Director Selma Vilhunen Wants People to Find ‘Their Inner Hobbyhorse’ – An Interview With Finland Today
A hobbyhorse is defined as a child’s toy consisting of a stick with a model of a horse’s head at one end. What material could a filmmaker possibly use to fill a documentary for 1.5 hours on this topic? This is the question I pondered when first asked to attend the preview screening of documentary Hobbyhorse Revolution, directed by Selma Vihunen. How pleasantly surprised I was when this beautiful portrayal of three teenage girls totally consumed me.
Selma Vihunen is a Finnish filmmaker whose interest emerged from a high school filmmaking club. During her career, she has made short films, documentaries and a feature film. Her critically acclaimed short film Do I Have to Take Care of Everything? received an Academy Award nomination in 2013 in the category of best short film. Selma is only the second Finn to be recognized at these awards. Her latest feature film, Tyttö nimeltä Varpu, was nominated in 12 categories at the 2017 Jussi Awards (Finland’s Oscar equivalent) winning the best actress category.
Words can’t explain how moved I was by this documentary, but I will try. The brilliant music and fantastic editing take the viewer on a truly emotional ride; what is superficially a story about the development of a new hobby within the Finnish teenage community and artfully entwines the journey of three girls through their teenage years. In Hobbyhorse Revolution, we experience their peer relationships, parental interaction and the effects of bullying. This is a story of these girls’ life raft (hobbyhorsing) keeping them afloat throughout some very rough seas. I recommend every parent taking their pre-teen to watch this film.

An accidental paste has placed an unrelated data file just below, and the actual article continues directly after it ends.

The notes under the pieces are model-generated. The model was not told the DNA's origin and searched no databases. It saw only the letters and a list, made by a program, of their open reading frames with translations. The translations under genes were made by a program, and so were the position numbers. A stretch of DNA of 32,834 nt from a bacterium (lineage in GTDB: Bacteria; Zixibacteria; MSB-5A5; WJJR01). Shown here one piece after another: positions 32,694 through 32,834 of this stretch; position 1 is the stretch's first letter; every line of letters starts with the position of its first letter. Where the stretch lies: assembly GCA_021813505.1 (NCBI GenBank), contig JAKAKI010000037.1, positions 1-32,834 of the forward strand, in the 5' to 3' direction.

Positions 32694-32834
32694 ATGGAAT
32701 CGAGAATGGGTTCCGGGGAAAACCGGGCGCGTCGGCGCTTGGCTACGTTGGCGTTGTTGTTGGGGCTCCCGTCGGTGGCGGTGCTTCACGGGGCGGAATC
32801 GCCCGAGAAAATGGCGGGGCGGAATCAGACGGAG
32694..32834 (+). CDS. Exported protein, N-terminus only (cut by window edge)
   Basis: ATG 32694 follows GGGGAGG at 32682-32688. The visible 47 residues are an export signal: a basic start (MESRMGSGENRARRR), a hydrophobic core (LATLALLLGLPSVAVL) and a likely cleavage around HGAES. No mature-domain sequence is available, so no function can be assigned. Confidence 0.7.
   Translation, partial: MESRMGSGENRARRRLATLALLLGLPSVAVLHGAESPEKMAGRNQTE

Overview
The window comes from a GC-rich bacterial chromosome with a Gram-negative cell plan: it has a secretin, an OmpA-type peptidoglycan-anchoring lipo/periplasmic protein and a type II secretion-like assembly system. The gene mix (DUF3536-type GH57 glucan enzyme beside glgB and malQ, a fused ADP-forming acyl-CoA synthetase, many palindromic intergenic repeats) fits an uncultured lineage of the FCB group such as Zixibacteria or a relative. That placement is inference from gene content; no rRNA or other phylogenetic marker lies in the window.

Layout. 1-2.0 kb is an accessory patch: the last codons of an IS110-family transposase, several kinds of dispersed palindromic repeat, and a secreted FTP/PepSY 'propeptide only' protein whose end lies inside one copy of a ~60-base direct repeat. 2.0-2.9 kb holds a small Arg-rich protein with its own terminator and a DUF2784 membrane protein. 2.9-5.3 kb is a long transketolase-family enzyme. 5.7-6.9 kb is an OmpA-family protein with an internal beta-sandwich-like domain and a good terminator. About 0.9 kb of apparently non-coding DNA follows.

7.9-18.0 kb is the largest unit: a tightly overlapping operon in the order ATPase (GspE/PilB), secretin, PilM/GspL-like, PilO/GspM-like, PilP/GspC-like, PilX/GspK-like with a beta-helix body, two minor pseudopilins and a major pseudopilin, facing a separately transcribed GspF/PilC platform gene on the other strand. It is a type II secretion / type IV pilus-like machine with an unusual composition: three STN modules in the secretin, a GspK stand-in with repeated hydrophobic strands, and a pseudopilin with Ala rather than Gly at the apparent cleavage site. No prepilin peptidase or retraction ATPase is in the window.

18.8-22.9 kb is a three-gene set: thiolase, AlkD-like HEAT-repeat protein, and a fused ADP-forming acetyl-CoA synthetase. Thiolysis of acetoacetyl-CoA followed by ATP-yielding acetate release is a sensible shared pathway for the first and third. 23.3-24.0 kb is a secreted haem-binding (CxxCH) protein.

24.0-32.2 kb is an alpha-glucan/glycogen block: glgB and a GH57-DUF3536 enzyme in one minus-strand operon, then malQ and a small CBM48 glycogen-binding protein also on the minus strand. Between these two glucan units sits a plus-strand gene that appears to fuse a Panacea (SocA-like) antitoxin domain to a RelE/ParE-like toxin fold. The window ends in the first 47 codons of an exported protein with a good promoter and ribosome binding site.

[alert type=red ]This is a story of these girls’ life raft (hobbyhorsing) keeping them afloat throughout some very rough seas. I recommend every parent taking their pre-teen to watch this film.[/alert]
“I am a horse girl myself, horses are a theme that I have had in my previous movies as well,” Selma Vilhunen said to me, when I interviewed her for Finland Today. “One night in autumn 2012, I saw a clip on the internet from a hobbyhorse riding competition and was immediately smitten with everything I saw. I started to research and found a Finnish hobbyhorse forum, YouTube channels and blogs. It was that night that I realized a new film had entered my life.”
Selma visited competitions speaking to people involved to find subjects for the film and advertised in a Finnish horse riding magazine. “I followed more people but towards the end of the process these three started shining to me.”
When questioned as to what message she was intending to convey through her film she advised there are two. “I wanted to encourage people to find their inner hobbyhorse and to use their imagination even when they are older than 13. Another thing I find really beautiful within this phenomenon is the diversity of the people in the community and how they accept one another. I encourage people to investigate their own prejudices.”
[alert type=red ] “I wanted to encourage people to find their inner hobbyhorse and to use their imagination even when they are older than 13.”[/alert]
There are currently 10,000 hobbyhorse enthusiasts in Finland and the trend is spreading throughout the Nordic countries and beyond. The hobbyhorsing community seems to be a non-judgmental, safe place for teenagers to let their guard down and be themselves.
I spoke to two of the film’s stars, Elsa and Alisa. Elsa was aged between 13 and 16 when filmed. “I like the film very much, Selma has done a great job. It was interesting to watch my progression through the film, to watch myself growing up.” Elsa and Alisa still ride the hobbyhorse but not as intensely. “I don’t need the toy anymore, I’ve found the horse in myself,” Elsa said.
The International premiere of Hobbyhorse Revolution will be held at the Visions du Réel International Film Festival in Nyon, Switzerland in April. In May, the film will have its North American premiere at the DOXA Documentary Film Festival in Toronto, Canada. Screenings are also to be held at festivals in Turku, Tampere, and Sweden.
Hobbyhorse Revolution premieres in cinemas March 31.